SAN FRANCISCO -- Analysts expect a relatively warm response to an IPO by Rackspace Hosting (RAX) , but the company faces tough competition in its attempt to produce long-term growth.
Some 15 million shares in the Web-hosting company, which had revenue of $362 million last year, are expected to price late Thursday between $12 and $16 in a modified Dutch auction, in which the underwriters may modify the offer price after all the bids are tallied. The offering is expected to raise $210 million.
After a drought in which no venture-capital backed offerings came to market during the second quarter of 2008, according to analyst Scott Sweet of IPO Boutique, Rackspace is testing investors' tolerance for new issues. Sweet says chatter indicates that the shares will price at the high end, and possibly at $17, despite the disappointing performance of most recent IPOs.
, one of the few recent tech IPOs, came to market at $16.50 on July 24 and ended its first trading day down 12% at $14.59, according to IPO analysis firm MorningNotes. It was trading recently at $11.83.
MorningNotes expects Rackspace will price at or just below $16. The firm suspended its B rating on the issue "until we can get a clearer picture," MorningNotes stated in a research note Wednesday.
Early investors in Rackspace include venture firms Sequoia Capital and Norwest Venture Partners, which are hanging onto their stakes.
Linux software developer
, which invested in the company in 2007, will sell 26% of its stake of 1.9 million shares in the IPO.
Rackspace's revenue for the first quarter of 2008 jumped 59% year over year to $119.6 million, comparable to its annual growth rate in each of the past three years. Revenue in 2007 grew 62%.
Gartner analyst Lydia Leong estimates the U.S. market for Web hosting, which typically involves providing server space for companies' external Internet operations, will grow at a compound annual rate of 19% through 2012. The U.S. market is expected to rake in $10.6 billion in 2008.
The company's hosting competitors include
"Rackspace is growing three to four times rate of the Web-hosting market as a whole, because they offer a differentiated service experience," Leong says. "To scale a service business growing at the rate they are is a tremendous challenge."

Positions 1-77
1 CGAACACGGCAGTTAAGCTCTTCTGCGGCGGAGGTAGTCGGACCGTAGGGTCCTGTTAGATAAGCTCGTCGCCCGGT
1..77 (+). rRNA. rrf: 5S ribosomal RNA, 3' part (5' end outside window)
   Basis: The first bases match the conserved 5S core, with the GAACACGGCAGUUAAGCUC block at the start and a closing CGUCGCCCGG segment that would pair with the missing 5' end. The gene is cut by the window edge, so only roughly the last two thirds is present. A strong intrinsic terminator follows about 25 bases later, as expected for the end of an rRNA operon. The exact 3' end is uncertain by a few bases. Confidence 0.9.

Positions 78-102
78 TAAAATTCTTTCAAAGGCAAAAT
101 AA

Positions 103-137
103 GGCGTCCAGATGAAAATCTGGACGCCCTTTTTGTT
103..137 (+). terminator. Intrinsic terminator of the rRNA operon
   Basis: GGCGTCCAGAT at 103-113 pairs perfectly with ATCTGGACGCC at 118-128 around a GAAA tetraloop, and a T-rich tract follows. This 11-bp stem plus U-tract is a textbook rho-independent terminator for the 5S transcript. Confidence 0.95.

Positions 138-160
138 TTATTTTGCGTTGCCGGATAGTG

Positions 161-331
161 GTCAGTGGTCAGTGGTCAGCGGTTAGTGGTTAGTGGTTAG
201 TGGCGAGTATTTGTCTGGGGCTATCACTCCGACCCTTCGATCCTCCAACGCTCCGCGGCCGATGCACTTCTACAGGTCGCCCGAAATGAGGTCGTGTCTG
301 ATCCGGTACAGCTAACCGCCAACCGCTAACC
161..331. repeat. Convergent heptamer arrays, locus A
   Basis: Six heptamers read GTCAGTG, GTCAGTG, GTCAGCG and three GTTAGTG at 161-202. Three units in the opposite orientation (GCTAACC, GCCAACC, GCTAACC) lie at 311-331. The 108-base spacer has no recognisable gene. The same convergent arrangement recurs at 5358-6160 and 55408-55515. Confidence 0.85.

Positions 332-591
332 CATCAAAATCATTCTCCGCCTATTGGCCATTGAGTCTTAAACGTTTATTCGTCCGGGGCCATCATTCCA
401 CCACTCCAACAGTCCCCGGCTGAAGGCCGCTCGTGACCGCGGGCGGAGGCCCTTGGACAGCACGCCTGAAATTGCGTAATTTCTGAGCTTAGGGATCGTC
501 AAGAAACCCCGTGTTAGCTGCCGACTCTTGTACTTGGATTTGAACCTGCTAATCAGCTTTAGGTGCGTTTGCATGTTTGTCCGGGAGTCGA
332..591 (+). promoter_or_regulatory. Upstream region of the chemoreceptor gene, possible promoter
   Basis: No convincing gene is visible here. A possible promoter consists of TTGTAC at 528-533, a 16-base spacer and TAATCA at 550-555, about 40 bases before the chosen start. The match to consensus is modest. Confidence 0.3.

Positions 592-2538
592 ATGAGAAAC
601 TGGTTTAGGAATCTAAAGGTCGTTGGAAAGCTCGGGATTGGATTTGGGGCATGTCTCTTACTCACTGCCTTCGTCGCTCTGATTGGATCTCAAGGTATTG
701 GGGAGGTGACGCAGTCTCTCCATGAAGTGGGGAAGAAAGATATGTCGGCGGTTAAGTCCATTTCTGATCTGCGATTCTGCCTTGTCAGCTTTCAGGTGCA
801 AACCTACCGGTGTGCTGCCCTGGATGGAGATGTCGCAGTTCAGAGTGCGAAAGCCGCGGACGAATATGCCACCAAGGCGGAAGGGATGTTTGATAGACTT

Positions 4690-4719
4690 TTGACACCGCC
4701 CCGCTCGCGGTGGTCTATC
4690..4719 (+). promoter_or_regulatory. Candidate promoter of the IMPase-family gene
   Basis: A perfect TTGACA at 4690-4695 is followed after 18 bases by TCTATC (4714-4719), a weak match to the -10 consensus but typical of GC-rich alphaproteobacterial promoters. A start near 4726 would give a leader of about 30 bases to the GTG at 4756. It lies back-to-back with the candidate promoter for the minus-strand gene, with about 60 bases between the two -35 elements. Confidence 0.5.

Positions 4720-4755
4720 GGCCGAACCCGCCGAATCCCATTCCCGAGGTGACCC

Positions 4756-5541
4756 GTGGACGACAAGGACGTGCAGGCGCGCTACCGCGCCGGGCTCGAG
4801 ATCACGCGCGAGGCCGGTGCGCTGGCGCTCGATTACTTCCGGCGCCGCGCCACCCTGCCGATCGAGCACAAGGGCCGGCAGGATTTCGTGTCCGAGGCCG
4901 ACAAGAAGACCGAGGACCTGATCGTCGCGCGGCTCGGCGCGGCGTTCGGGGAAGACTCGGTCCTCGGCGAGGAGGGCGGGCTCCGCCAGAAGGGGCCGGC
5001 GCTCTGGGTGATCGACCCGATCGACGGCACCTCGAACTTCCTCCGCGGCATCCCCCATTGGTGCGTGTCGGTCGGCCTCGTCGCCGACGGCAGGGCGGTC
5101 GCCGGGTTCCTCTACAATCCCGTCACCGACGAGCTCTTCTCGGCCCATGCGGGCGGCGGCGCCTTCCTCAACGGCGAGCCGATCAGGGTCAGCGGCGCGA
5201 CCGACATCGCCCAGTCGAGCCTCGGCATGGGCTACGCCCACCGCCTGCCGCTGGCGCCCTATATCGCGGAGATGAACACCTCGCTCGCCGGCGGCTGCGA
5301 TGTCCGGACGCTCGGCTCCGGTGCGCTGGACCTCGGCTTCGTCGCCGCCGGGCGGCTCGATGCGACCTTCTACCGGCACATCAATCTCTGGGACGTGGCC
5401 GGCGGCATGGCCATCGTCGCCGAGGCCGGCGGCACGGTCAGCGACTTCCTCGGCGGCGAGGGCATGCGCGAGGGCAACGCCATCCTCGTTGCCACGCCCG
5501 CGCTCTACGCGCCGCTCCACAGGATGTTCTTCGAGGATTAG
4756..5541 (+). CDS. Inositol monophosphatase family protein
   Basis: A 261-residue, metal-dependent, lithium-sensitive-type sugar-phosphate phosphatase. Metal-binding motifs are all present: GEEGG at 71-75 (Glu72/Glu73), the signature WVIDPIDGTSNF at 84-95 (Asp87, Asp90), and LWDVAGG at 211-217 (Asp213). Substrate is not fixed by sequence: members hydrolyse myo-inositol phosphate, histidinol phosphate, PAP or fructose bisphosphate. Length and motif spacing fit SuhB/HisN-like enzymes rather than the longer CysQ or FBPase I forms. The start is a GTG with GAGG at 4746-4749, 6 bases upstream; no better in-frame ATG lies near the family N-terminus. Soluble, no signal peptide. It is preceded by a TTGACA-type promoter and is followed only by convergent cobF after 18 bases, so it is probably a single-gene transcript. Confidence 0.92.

Rackspace also competes in the emerging "cloud-computing" market, in which companies such as
will let corporate clients to transfer their internal software applications to data centers run by these tech giants.
From a virtually nonexistent market today, "we expect to see the majority of
corporate IT infrastructure move into the cloud" over the next two decades, Leong says.
The changing dynamics of the Web-hosting-to-cloud-computing market could spell longer-term trouble for Rackspace, unless it can buy or build and integrate a broad portfolio of business software, says David Tapper, vice president of outsourcing research at IDC.
As a Web host, Rackspace's business model is caught between on-demand software-hosting companies like
and the tech-savvy behemoths, Tapper says.
Those tech giants represent "major competition, no question about it," Tapper says. "You have to have global reach, scale and the ability to integrate applications to meet the needs of corporations.
The giants will provide a broad portfolio of their hosted software and services to clients, as will application-specific companies like Salesforce. The IBMs and Amazons are scaling up by building massive data centers worldwide.
On the other hand, Rackspace will be squeezed toward smaller clients, as it lacks the international data centers and scale of, say, IBM, Tapper says. Mid-market companies want their hosts to provide an extremely broad portfolio of sophisticated, integrated business software, he adds.
"A key element of our growth strategy is to further expand our customer base internationally and successfully operate data centers in foreign markets," Rackspace's prospectus states. "We have limited experience operating in foreign jurisdictions and expect to rapidly grow our international operations."
Citing business failures that stemmed from an inability to meet demand quickly, Tapper says he expects Rackspace to be challenged to ramp up fast enough in the face of such deep-pocketed competitors.
But even the tech giants will have their own challenges: They don't have recognizable brand names for their cloud-center services, Tapper says. Rackspace already has that, he added.
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